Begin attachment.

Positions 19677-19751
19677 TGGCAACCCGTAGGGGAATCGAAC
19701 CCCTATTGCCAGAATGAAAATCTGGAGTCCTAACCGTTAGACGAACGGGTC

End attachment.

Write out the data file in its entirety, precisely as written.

Positions 19677-19751
19677 TGGCAACCCGTAGGGGAATCGAAC
19701 CCCTATTGCCAGAATGAAAATCTGGAGTCCTAACCGTTAGACGAACGGGTC